Read and write record data

When the channel is open, use the read()/write() methods to read and write data records where field values are separated by a delimiter defined by setDelimiter().

Note: The LOAD/ UNLOAD SQL instructions follow the same formatting rules as the read()/write() channel methods.

The input or output stream is text data where each line contains the string representation of a record. Field values are separated by the delimiter character defined.

For example, a formatted text file looks like this, when using a default pipe (|) delimiter:


In the serialized data, empty fields (||) have a length of zero and are considered as NULL.

The code in the example reads the above field-formatted data:

  DEFINE ch base.Channel 
  DEFINE custinfo RECORD
            cust_num INTEGER,
            cust_fname VARCHAR(40),
            cust_lname VARCHAR(40),
            cust_bdate DATE
         END RECORD
  LET ch = base.Channel.create()
  CALL ch.setDelimiter("|")
  CALL ch.openFile("custinfo.txt","r")
    DISPLAY custinfo.*
  CALL ch.close()

The backslash \ is the escape character: When writing data with write(), special characters like the backslash, line-feed or the delimiter character are escaped. When reading data with read(), any escaped \char character is converted to char.

The following code example writes a single field value where the character string contains a backslash, the pipe delimiter and a line-feed character. The backslash is also the escape character for string literals, therefore we need to double the backslash to get a backslash in the string, while the line-feed character (<lf>) is represented by backslash-n (\n) in string literals:

CALL ch.setDelimiter("|")
CALL ch.write("aaa\\bbb|ccc\nddd")   -- [aaa<bs>bbb|ccc<lf>ddd]

This code will produce the following text file:


When reading such a line back into memory with the read() method, all escaped characters are converted back to the single character. In this example, \\ becomes \, \| becomes | and \<lf> becomes <lf>.

When using the read()/write() methods, the escaped line-feed (LF, \n) characters are written as BS + LF to the output, and when reading with read(), BS + LF are detected and interpreted, to be restored as if the value was assigned by a LET instruction, with the same string used in the write() function.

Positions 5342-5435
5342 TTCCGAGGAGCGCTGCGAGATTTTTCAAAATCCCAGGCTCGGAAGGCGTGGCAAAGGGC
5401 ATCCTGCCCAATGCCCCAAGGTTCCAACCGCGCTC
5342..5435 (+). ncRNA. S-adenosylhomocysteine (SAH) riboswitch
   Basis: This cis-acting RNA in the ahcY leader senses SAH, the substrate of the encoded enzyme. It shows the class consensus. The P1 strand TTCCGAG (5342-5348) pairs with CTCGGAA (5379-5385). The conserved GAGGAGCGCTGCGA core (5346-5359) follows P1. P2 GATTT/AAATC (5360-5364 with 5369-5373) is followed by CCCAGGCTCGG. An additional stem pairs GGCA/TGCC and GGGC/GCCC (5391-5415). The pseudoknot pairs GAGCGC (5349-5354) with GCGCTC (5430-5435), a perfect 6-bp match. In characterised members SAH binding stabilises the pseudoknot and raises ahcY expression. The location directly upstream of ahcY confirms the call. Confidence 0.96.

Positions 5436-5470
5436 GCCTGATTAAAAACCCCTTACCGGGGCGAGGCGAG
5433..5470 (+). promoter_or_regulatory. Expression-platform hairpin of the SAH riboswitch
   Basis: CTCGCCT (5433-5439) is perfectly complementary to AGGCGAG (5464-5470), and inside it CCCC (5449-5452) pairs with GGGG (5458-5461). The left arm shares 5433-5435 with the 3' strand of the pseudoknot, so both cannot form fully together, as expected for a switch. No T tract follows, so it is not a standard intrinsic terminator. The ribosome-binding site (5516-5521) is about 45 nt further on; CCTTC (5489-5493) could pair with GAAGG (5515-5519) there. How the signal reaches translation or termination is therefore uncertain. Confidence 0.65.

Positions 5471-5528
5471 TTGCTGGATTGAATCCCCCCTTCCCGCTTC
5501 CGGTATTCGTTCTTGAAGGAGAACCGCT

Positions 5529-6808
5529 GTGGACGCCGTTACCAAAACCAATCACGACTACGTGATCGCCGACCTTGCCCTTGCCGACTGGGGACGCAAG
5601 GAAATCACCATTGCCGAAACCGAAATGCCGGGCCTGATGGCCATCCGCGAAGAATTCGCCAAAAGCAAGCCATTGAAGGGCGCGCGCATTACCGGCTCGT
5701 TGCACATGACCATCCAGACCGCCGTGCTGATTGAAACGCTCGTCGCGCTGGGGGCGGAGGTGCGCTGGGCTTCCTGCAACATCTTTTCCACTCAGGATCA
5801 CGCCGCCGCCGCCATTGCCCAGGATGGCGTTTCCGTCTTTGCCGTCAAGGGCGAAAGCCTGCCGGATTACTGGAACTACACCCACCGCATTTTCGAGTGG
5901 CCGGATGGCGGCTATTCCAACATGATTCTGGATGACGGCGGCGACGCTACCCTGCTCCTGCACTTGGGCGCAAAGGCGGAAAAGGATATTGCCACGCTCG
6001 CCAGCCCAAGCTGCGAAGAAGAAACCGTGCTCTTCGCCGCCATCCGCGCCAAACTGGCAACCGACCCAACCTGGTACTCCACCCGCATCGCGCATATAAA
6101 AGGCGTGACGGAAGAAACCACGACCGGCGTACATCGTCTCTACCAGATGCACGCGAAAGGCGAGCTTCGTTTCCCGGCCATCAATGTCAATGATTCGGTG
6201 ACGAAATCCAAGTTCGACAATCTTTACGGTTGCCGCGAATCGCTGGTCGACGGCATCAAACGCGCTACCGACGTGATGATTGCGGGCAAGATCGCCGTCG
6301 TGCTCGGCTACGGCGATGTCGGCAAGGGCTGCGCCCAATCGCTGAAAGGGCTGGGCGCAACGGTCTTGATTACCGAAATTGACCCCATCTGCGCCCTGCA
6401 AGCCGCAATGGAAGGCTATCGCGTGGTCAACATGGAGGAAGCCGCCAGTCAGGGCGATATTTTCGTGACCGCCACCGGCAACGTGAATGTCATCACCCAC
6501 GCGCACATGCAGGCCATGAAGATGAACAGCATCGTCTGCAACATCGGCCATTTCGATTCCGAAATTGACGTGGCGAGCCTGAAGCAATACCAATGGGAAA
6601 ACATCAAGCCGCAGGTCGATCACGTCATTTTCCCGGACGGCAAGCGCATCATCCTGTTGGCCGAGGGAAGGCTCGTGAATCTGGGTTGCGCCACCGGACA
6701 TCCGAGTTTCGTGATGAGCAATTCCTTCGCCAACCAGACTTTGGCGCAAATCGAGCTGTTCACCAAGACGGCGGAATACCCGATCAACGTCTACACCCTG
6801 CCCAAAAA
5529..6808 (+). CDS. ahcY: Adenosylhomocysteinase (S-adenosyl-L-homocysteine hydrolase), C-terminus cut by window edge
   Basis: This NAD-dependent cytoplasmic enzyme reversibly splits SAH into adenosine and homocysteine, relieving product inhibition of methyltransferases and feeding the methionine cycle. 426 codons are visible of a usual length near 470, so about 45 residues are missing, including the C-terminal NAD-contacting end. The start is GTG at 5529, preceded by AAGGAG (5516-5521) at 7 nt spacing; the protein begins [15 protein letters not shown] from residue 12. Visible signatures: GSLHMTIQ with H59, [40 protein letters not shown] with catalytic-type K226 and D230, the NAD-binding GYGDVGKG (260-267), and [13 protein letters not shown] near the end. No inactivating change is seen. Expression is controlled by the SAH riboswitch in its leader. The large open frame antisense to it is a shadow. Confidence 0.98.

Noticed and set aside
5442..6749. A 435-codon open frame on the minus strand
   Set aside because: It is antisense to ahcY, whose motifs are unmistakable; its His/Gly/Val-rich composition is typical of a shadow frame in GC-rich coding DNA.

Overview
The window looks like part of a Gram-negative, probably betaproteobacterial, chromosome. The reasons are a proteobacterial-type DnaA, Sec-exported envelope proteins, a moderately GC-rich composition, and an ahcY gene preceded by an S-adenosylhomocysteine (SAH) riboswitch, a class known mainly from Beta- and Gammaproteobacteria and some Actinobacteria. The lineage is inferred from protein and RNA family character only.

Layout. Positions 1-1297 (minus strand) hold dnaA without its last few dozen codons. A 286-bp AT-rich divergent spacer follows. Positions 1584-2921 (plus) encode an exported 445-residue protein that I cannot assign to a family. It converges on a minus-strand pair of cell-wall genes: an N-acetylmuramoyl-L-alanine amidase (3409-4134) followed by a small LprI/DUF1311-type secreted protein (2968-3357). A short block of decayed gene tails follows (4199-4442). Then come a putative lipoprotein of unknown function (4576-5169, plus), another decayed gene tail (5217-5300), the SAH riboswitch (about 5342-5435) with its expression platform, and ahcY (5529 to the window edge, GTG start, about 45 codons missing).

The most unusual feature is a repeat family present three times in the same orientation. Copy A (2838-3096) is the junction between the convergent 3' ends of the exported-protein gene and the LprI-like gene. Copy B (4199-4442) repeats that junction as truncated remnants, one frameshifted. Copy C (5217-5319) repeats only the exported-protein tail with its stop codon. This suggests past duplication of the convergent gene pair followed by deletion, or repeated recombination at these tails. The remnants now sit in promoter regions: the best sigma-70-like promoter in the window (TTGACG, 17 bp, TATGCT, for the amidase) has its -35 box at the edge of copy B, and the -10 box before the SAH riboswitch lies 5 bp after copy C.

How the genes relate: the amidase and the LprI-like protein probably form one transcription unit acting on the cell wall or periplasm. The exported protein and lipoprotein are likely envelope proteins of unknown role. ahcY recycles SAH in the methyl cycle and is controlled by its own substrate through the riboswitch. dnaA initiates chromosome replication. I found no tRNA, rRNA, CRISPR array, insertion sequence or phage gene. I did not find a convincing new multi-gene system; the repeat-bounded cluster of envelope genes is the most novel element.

If you want to write a LF as part of a value, the string must contain the backslash and line-feed as two independent characters. You need to escape the backslash when you write the string constant in the .4gl source file.

CALL ch.setDelimiter("|")
CALL ch.write("aaa\\\nbbb")  -- [aaa<bs><lf>bbb]
CALL ch.write("ccc\nddd")    -- [aaa<lf>bbb]

The code above would generate the following output:


where the first two lines contain data for the same line, in the meaning of a Channel record.

When you read these lines back with a read() call, you get the following strings in memory:

Read 1: aaa<bs><lf>bbb 
Read 2: ccc 
Read 3: ddd

These reads would correspond to the following assignments when using string constants:

LET s = "aaa\\\nbbb"
LET s = "ccc"
LET s = "ddd"
Data of a record can also be serialized as CSV (Comma Separated Values), when defining "CSV" as delimiter value:
CALL ch.setDelimiter("CSV")

This CSV format is similar to the standard channel format, with the following differences:

  • Values in the file might be surrounded with double quotes (").
  • If a value contains a comma or a NEWLINE, it is not escaped; the value must be quoted in the file.
  • Double-quote characters in values are doubled in the output file and the output value must be quoted.
  • Backslash characters are not escaped and are read as is; the value must be quoted.
  • Leading and trailing blanks are kept (no truncation).
  • No ending delimiter is expected at the end of the record line.